At a crossroad...


I’ve been browsing this forum for some time, and it’s encouraging to see people following their dreams and working their non-trad butts off to make the dreams reality… Perhaps I’ll join their ranks

Here’s my backstory: I’m currently 29. I had an atrocious first half of undergrad and had to work hard to get my BCPM GPA to a 2.9. Yikes. Did a masters in health science and earned 3.5 GPA (A- in biochem felt great). Worked 2 years and am now in a second year of a PhD program in an allied health field.

Research has always been my strong point, but even my research journey has been disjointed. In undergrad I worked in 2 neuroscience labs, won some competitive national awards, did an honors thesis, and presented at multiple conferences. For my masters, I switched to a molecular physiology lab bc I wanted to learn more wet lab techniques. After my masters I went to work at an Ivy League neuroscience lab, got several publications and several presentations out of it. At this time I also shadowed an ER DO and got a rec letter out of the experience.

Before starting grad school, I did an internship to work with a neuroscience lab that studied astronauts. Pretty cool stuff.

For my graduate work I study neurovascular patients. In my first year I won another prestigious research funding award. However, during this time I’ve come to realize I actually do not like the research process or environment enough to want a research career. In fact, the thing I like most about research is the subject/patient interaction. Hence now I’m thinking about leaving the program with a masters in pursuit of applying to medical school (or PA school). Even if I complete the PhD and earn a clinical degree, I don’t want research as a big component of my career. In fact, the biggest benefits about my training is that I’m building a reputation with the neurologists in general; have made arrangements to shadow the 3 neurologists on my studies; and have become a buddy with one of the department chairpersons (who is a big name at my university and sits on the med school adcom).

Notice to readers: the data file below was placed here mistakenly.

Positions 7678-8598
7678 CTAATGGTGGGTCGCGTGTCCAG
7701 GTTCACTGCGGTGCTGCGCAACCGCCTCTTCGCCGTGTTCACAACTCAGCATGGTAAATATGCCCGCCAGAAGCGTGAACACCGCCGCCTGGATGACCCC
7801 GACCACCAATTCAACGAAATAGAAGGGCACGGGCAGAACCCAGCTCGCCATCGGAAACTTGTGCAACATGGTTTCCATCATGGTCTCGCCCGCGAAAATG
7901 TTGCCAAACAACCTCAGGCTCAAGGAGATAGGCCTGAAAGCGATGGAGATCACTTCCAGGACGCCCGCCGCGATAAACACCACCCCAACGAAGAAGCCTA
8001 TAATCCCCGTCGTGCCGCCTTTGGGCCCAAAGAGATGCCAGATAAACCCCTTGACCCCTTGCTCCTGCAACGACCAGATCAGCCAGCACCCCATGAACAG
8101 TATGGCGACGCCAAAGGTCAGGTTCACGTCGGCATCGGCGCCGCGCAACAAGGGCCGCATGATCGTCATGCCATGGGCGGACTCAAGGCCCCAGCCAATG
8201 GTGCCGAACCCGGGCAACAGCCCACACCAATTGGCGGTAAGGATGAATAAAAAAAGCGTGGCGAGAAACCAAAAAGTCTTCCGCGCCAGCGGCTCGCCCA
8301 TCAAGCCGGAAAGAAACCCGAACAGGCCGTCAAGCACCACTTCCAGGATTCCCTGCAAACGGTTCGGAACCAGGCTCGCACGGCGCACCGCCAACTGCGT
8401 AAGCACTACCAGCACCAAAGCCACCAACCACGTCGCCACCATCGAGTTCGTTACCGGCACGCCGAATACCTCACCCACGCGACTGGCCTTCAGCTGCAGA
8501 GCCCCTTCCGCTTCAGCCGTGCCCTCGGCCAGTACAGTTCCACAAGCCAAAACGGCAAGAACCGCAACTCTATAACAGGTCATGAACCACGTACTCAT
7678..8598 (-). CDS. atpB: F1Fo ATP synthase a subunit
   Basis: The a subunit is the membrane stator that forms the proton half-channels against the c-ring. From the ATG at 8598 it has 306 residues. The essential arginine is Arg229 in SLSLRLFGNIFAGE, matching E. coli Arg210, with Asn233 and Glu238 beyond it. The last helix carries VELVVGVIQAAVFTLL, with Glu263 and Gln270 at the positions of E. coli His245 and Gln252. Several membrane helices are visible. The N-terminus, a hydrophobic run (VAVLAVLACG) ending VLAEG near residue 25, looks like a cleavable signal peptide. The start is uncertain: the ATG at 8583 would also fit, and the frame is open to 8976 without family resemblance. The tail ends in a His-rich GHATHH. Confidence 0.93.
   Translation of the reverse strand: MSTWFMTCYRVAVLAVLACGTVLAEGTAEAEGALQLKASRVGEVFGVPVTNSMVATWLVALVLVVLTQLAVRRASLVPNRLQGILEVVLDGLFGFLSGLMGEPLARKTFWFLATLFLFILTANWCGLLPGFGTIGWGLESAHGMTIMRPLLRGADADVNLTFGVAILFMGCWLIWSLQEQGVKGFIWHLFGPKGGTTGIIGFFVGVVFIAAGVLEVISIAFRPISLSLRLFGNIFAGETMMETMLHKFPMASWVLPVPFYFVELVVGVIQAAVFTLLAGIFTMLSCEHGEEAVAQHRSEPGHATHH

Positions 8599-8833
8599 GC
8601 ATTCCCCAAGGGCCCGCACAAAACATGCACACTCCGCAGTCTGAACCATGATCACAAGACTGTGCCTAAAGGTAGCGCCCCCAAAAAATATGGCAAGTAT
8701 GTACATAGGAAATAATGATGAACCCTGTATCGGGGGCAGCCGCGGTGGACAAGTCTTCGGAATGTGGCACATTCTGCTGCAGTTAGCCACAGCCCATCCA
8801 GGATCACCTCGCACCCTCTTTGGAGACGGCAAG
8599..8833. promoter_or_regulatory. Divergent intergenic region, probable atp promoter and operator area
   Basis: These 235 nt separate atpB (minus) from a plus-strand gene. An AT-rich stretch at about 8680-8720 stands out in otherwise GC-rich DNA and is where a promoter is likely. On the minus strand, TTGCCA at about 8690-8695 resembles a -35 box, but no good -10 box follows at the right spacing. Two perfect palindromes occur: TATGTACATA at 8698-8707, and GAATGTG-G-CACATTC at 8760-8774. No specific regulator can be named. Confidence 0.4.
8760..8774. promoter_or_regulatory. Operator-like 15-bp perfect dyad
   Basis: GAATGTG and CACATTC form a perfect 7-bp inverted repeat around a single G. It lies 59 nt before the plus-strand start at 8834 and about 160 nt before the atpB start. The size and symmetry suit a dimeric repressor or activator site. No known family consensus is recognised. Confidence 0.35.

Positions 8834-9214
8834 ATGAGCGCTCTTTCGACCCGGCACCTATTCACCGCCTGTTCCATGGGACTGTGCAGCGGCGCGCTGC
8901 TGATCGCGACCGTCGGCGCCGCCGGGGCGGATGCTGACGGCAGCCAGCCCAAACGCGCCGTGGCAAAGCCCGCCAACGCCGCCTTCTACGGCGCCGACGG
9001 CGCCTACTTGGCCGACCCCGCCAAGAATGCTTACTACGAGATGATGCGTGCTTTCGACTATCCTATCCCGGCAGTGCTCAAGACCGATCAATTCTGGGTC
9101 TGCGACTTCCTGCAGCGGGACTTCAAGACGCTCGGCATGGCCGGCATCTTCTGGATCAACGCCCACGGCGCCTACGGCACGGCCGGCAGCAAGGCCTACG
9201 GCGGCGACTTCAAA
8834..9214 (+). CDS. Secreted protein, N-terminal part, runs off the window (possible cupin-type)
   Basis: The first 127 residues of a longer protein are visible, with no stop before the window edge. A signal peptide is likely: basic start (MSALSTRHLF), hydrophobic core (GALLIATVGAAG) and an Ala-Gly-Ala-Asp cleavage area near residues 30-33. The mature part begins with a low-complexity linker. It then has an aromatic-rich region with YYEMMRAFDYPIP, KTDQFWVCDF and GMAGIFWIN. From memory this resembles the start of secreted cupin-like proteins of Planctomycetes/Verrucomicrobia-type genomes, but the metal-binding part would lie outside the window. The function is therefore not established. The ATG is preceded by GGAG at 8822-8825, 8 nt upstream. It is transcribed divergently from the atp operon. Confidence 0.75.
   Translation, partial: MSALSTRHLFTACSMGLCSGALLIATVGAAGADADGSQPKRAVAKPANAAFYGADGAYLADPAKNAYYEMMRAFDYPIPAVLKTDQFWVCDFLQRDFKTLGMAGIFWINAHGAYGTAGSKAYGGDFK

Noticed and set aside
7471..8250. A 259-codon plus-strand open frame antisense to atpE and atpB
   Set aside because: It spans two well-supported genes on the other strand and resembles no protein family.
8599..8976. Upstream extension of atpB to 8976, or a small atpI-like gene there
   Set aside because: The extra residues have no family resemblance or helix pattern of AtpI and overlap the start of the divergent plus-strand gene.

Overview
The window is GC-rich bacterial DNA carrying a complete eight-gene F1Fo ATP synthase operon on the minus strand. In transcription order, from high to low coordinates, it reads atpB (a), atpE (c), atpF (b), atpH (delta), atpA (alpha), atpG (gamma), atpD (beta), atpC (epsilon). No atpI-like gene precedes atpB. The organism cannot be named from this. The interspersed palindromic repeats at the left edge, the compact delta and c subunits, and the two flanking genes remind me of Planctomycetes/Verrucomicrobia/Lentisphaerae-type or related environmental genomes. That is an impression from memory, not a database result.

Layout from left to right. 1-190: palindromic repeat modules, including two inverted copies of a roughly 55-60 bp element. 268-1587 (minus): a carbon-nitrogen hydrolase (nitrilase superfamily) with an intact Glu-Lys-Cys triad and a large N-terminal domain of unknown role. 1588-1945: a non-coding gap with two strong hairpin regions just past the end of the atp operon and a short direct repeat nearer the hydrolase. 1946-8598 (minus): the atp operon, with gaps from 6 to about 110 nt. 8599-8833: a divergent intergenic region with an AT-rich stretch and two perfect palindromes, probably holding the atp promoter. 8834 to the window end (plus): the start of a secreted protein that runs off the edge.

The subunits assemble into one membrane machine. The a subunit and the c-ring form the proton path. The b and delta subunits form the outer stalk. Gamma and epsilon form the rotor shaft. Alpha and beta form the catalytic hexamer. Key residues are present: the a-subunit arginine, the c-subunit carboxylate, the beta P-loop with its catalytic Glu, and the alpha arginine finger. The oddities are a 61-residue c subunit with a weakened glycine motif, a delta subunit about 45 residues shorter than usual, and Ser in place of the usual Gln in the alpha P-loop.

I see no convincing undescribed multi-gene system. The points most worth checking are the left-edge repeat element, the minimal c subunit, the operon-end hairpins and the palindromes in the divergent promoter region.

My strengths: research (awards, publications); 7-8 very strong letters of recommendation (1 DO letter; at least 1 MD letter but possibly an additional 2 MD letters); service/volunteering

Weaknesses: horrible gen chem/orgo grades; worked in numerous laboratories

Wildcard: MCAT

Here’s where I’d appreciate your input:

1.) I took gen chem 11 years ago and finished my masters in 2009, so I’m not sure if my science classes have an “expiration date” in regards to applying to medical school.

If there is an expiration date, is there a list of which med schools require retakes or a list of when science classes expire for med schools?

2.) Would adcoms want to see a rec letter from every PI I worked for? Or would the pre- committee letter suffice?

3.) Anyone else here know of people who stopped PhD training to pursue a clinical degree? Or completed the PhD program and then went on to a clinical degree afterwards?

I appreciate any input, and I wish all of you the best on your journey!


You and I have similar backgrounds (except for the prestigious awards thing )I went all the way to the PhD and even did postdoc.

To help answer your question, I don’t know of any list, what I know is that most school want your pre-reqs to be less than 10 years old. That being said, I think is best for you to make a preliminary list of schools you are interested in and research them individually and even call them with your questions. This is what I did and found that only one school in my state did not have limits on how old the courses were and in general DO schools seem to be more flexible in this regard.